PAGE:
This year, Apple has finally decided to split up the iPhone and iPad with iOS 13, giving us the iPad-specific version, appropriately dubbed iPadOS 13. With iPadOS 13, we're getting most of the same features as iOS 13 like Dark Mode and Apple Sign-In, but there are now iPad-specific features such as pinned widgets, new split-screen views for multitasking, improved Files app, Safari download manager, and more.
We know, we know: getting the shiny new OS is always fun and exciting, but here are some things to consider before you mash that "Download and Install" button on your iPad.
Which iPad do you currently have?
First thing's first: can your iPad even run iPadOS? Apple always adds under-the-hood changes in each iteration of iOS that can help improve performance on older models, or slow them down.
iPadOS is compatible with plenty of iPads, going all the way back to the iPad Air 2. Here's the full list of compatible iPads:
- 12.9-inch iPad Pro
- 11-inch iPad Pro
- 10.5-inch iPad Pro
- 9.7-inch iPad Pro
- iPad (5th generation)
- iPad (6th generation)
- iPad (7th generation)
- iPad mini (5th generation)
- iPad mini 4
- iPad Air (3rd generation)
- iPad Air 2
The performance of your iPad model after installing iPadOS may be determined by how old it is. You may not notice decreased performance with more recent models, but you may with something like an iPad Air 2. That's because each new version of OS may need more processing power and battery, especially in the beginning.
What about your apps?
Usually, developers get their hands on a beta OS early so they can start testing it out and making sure that their own apps are compatible with the new OS. However, there will always be some holdouts that won't have an update ready on day one.
If you are using your iPad for any critical work, then we highly recommend checking if the crucial apps you're using are iPadOS 13 ready. Of course, if they aren't, it doesn't mean that they won't work with iPadOS 13, but you may experience some unexpected errors or other mishaps. You can either check the App Store for updates or even try contacting developers directly through email.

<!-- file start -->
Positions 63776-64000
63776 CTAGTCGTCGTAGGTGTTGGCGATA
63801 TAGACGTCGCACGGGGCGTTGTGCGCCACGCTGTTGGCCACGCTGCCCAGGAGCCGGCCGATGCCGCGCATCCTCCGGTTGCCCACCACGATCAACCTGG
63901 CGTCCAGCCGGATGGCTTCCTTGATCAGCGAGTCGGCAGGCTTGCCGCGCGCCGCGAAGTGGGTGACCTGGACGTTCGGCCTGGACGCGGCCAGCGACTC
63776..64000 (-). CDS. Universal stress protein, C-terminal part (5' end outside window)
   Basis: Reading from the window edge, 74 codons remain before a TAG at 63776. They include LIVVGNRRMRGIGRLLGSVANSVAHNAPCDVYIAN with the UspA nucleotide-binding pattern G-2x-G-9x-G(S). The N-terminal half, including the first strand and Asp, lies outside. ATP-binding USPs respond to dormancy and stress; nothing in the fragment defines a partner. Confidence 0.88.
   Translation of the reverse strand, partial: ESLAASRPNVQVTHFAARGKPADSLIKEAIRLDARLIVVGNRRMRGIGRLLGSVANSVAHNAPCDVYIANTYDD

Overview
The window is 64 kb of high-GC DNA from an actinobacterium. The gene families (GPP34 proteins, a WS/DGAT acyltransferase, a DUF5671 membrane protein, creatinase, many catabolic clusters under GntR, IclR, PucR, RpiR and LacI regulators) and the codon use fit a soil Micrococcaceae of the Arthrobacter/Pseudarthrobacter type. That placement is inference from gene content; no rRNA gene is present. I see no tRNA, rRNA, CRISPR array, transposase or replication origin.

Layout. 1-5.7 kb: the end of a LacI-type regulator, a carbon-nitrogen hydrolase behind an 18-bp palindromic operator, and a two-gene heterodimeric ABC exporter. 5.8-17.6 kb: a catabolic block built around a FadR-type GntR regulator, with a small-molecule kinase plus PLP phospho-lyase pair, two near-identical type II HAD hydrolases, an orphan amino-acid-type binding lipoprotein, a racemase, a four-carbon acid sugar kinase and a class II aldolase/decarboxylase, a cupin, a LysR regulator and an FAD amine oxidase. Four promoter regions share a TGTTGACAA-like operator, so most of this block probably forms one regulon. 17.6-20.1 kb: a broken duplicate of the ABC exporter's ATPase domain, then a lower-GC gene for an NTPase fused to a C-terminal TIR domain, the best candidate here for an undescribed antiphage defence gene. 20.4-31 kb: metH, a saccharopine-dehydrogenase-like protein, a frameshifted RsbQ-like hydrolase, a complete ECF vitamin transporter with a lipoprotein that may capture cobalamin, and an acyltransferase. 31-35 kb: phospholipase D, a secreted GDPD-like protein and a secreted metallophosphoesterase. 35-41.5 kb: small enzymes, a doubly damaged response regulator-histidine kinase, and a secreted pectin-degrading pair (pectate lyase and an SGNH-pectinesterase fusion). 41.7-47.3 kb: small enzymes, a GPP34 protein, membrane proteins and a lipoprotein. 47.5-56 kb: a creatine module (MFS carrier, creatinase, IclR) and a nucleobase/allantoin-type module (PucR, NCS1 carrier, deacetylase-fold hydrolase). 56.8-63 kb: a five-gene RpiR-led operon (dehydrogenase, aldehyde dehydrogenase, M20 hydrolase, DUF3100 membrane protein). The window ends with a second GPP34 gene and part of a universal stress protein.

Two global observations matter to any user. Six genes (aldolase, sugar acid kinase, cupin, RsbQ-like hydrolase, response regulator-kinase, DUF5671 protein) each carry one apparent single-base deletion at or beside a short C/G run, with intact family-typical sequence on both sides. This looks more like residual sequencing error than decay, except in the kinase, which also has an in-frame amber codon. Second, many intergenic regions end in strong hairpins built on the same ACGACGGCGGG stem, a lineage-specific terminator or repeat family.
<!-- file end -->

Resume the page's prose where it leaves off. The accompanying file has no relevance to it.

When you have doubts, it doesn't hurt to play it safe and wait a few days, especially if you depend on your iPad for important projects.
One thing you should consider, though, is that the latest version of OS usually has security patches to protect you and your data. Especially these days, where it seems more and more people are trying to break through Apple's walled garden. The best way to protect your iPad (and all other electronic devices) is to update your hardware with the latest OS, as long as it's compatible.
If you don't want to get it right away, then by all means, give it a few days to mull over (especially if you have app compatibility issues). But the longer you wait, the more vulnerable you may be to security exploits, so update ASAP if your hardware allows it.
Are you updating?
Are you updating your iPad to the new iPadOS 13? If you did, what do you think of it so far? Let us know in the comments.
Christine Romero-Chan has been writing about technology, specifically Apple, for over a decade at a variety of websites. She is currently the iMore lead on all things iPhone, and has been using Apple’s smartphone since the original iPhone back in 2007. While her main speciality is the iPhone, she also covers Apple Watch, iPad, and Mac when needed.
When she isn’t writing about Apple, Christine can often be found at Disneyland in Anaheim, California, as she is a passholder and obsessed with all things Disney, especially Star Wars. Christine also enjoys coffee, food, photography, mechanical keyboards, and spending as much time with her new daughter as possible.
Something to note, the improved files app and Safari download manager are not exactly "iPad-specific features" as they are also part of iOS 13. Apple doesn't highlight them in iOS 13, but they're just as there as they are in iPadOS 13.
Indeed, iOS has pretty much anything iPadOS has that would work on the iPhone, and that even includes mouse support via Accessibility
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